"I think the surest sign that there is intelligent life out there in the universe is that none of it has tried to contact us." (Calvin and Hobbes/Bill Waterson)

Francophone here

As a Francophone living in Ontario, I have to say that voice recognition systems are great! IFF you speak English with a French accent. If you speak English with no accent, they are horrible. You see, those people who designed them did think of the fact that Francophones will have an accent when they speak English (Canada having two official languages and all), and a fairly specific one at that. So when my husband, who speaks English like the lumberjack in Bugs Bunny, gets one of these voice recognition things, he gets what he wants in no time. Me, who has no accent whatsoever, gets stuck until I hang up or hand him the phone.

"It's better to be a pirate than to join the Navy." -- Steve Jobs

I agree...

I agree with all people on the accent thing. When in the grand 'ol U.S. of A recently (lovely place, btw) I had occasion to call North West Airlines three or four times. They have a fairly complex system (it was complex to me, at least) requiring you to say the flight number as well as your place of arrival and departure. With my dinky-di Aussie accent I managed perfectly - much to my surprise. It understood my "tooos", my "aytes" and my "fooors" and, most surprisingly, "Woshington". So, if you're ever stuck in the "I'm sorry, I don't understand" loop, make like Steve Irwin (God rest his soul) and throw in g'day or two.

[and just for the record, Australian's don't really say "G'day" to everyone as a general greeting and when Steve Irwin died most of us sat back and wondered why some in the US were going so crazy over it all]


G'Day:) Wow, what a collecting of problems. I hadn't thought of simply swearing at the computer, though it makes perfect sense, both in a soul-restoring sense and from the point of view that bad words are likely flagged in the computer as a sign that the customer is no longer ideally satisfied with their service:P

It sounds like it does work for some people, from Australians to Mid-Western transplants to French Canadians. Hmm, maybe I've been looking at this thing all wrong. I assumed that my accent was too strange...maybe it's not strange enough. Maybe I need to affect another accent entirely. I can't bring to mind what people from Chicago sound like, except old Al Capone movies, which probably isn't very helpful. Maybe Australian is the best way to go. The accent is certainly fun and they do speak some English in Australia, which makes it an easy foreign accent to duplicate:)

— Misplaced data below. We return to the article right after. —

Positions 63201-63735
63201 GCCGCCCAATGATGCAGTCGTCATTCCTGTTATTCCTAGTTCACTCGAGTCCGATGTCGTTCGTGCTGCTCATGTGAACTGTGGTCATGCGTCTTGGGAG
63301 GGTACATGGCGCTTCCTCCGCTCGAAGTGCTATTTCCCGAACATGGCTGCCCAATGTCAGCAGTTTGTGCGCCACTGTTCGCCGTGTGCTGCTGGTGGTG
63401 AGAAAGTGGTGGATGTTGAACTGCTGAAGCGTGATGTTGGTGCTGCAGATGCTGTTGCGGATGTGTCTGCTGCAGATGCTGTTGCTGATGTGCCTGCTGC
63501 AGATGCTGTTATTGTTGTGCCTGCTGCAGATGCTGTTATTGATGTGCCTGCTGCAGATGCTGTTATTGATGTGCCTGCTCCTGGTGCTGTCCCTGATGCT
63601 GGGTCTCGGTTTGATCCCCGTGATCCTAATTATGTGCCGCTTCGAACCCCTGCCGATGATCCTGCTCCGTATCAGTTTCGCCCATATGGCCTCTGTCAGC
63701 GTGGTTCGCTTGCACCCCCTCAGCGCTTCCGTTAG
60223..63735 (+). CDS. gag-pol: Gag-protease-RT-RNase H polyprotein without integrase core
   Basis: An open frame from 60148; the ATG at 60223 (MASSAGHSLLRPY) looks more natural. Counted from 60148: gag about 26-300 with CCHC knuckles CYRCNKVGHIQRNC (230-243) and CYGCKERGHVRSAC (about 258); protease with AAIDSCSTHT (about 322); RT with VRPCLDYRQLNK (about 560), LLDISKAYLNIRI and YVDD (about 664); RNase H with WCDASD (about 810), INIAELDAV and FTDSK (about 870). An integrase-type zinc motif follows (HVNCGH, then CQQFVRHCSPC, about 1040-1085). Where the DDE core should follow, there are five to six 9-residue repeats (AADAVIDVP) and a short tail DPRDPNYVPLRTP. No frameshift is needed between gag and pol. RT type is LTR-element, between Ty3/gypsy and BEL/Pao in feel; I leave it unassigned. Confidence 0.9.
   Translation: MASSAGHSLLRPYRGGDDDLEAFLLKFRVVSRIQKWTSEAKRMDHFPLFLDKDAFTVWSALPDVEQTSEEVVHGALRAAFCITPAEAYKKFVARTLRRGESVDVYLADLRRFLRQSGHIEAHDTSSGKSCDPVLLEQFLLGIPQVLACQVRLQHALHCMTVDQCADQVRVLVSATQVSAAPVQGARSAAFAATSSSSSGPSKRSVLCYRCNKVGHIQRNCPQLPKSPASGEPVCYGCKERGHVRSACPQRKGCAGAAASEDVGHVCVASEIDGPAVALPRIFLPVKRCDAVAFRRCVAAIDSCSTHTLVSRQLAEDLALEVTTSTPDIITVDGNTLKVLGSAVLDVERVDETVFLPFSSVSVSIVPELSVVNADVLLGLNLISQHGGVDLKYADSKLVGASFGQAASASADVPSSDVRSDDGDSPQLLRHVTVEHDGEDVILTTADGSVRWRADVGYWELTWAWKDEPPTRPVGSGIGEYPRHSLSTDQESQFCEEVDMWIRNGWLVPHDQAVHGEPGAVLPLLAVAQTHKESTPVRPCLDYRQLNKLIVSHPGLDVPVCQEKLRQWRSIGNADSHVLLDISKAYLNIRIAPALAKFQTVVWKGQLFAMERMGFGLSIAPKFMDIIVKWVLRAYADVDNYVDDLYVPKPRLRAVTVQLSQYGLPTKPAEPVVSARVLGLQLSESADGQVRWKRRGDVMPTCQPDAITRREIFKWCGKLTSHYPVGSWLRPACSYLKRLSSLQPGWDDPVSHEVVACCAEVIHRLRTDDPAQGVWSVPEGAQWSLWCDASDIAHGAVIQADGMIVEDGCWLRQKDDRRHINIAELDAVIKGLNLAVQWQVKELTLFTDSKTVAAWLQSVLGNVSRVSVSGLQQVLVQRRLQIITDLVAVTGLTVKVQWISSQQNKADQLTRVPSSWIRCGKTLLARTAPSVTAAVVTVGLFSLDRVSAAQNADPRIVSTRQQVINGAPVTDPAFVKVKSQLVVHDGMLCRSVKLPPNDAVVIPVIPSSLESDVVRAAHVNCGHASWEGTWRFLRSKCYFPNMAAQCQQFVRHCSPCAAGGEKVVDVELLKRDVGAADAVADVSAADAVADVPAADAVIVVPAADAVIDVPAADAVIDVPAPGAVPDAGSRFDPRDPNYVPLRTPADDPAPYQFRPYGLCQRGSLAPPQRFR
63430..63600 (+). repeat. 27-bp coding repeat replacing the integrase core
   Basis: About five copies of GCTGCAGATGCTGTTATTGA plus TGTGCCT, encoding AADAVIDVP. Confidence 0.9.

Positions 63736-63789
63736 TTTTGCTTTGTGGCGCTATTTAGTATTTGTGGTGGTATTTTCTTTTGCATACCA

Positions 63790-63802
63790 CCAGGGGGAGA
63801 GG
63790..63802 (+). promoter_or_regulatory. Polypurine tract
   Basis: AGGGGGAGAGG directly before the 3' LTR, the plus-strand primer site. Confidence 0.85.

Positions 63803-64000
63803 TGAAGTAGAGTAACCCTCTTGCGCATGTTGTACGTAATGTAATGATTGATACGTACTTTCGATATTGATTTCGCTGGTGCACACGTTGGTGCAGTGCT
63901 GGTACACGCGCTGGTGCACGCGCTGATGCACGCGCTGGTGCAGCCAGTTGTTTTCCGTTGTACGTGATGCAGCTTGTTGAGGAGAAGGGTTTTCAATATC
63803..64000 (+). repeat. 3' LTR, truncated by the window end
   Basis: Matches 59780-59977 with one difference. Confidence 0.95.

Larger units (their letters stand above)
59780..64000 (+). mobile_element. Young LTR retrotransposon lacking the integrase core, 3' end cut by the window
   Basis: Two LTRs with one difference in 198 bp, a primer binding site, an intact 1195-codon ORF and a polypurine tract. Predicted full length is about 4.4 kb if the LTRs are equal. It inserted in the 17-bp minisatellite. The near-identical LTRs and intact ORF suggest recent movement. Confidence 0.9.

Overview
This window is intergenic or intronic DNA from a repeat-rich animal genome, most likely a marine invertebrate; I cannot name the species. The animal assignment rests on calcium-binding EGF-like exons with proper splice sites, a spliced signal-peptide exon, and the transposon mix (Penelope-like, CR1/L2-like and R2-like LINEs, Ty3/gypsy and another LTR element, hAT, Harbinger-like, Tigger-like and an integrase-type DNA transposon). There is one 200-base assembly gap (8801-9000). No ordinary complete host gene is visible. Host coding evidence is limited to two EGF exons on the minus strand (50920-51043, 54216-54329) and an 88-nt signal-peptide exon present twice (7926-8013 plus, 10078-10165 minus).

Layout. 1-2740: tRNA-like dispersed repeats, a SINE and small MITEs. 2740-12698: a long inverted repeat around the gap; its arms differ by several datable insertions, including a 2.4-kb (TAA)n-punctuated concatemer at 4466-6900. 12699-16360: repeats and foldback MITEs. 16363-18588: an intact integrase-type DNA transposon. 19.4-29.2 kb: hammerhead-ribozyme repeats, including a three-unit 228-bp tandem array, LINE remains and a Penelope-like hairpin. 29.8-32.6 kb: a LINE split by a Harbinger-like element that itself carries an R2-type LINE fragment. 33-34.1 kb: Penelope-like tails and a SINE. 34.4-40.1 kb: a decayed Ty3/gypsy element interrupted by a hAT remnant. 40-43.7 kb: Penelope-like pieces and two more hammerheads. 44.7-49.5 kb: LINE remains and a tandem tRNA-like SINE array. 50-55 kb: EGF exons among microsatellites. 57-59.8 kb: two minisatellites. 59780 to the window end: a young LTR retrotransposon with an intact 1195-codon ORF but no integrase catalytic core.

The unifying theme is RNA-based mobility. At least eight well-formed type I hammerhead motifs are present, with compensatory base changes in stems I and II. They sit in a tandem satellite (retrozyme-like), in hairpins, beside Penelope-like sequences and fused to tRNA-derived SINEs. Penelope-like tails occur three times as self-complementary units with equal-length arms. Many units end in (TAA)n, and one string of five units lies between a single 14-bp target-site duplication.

And just for the record, I'm not touching the Crock Hunter thing with a ten foot pole:S

Any other stories of woe or telephone hacks?

Steve Sharam



I have heard that in some systems you can say "Agent" repeatedly to get a live human. You might try other variants like "operator" and "human" and see if they work.


There's an online database listing technical support numbers for various companies, and what button sequence to push (or to say) to circumvent the computerVoice and actually get a person on the line.

You can find it at


Now we're cooking:)

Ha ha, now we're in business. Tell your friends!

Steve Sharam

And then there are the

And then there are the systems that you spend 15 - 30 minutes with, patiently answering all the questions, only to get to a place where you need to talk to a real live person, and that person asks you all the same questions --- I'm all for redundant systems, but not if I'm the one providing their redundancy.

I hate that:@

Brought to you by the Department Of Redundancy Department

Steve Sharam

I just hate the fact that

I just hate the fact that they make me feel like a trained dog. "Speak, customer, speak!"

Ha ha ha!

Sometimes they give you a treat if you do everything right:P

Steve Sharam

Beyond Frustrating

My worst and most frustrating experience with these systems was when I went through the maze of options and when I finally, FINALLY thought I was done, I was told that the hours of operation were something like 10 to 5 E.S.T and that I should try again later. CLICK! Now, is this not something they could mention at the beginning so people don't waste their time trying to get through to a real person? These systems are beyond frustrating. Oh, and trying to pick what best fits my needs from their menu options is part of the reason why, most of the time I need to speak to a real person; nothing seems to apply to me! It's sad when I'm actually SURPRISED when a REAL person answers a phone these days.

Best of luck to my fellow sufferers out there.


Maybe we should go back to smoke signals:P At least you need a real person to make those work.

Steve Sharam

Smoke signals

A great idea. I think maybe some companies are underestimating (or forgetting) the power of real human interaction and real customer service.

Your Call is VERY Important To Us...

I LOVE how some of these systems start out by telling you "Your call is very important to us...." I sure don't feel very important when I go through a maze of button-pushing at the end of which I end up having to hold another number of minutes only to be told by a real person that they're not the right person to help but that they can re-route me through another maze to a person who maybe, just maybe, can actually help me. Woe to us all.

Comic Strip

I have a comic strip on my desk that makes me giggle whenever I am "speaking to a machine" at work...

"I panicked and hung up! What kind of sick company has an actual PERSON answer their phone!"

nay nay

Comic Strip

I love that...too funny. If we can just keep a sense of humor about it, I think we may just stay sane!


Dial "1" for Help

This is a track from the Royal Canadian Air Farce's CD called FARCE ON A STICK

I heard it years ago on the Doctor Demento Show. I believe it appropriate to this discussion thread.

Real Audio Link

"I think the surest sign that there is intelligent life out there in the universe is that none of it has tried to contact us." (Calvin and Hobbes/Bill Waterson)

True enough

That all true. Unfortunately my amc wont play that file, but I'm reminded of something George Carlin wrote one time. It was something like, "They say you get what you pay for. Actually, you get what they feel like giving you and soon that may not be anything at all." Be afraid citizens, be very afraid.

Steve Sharam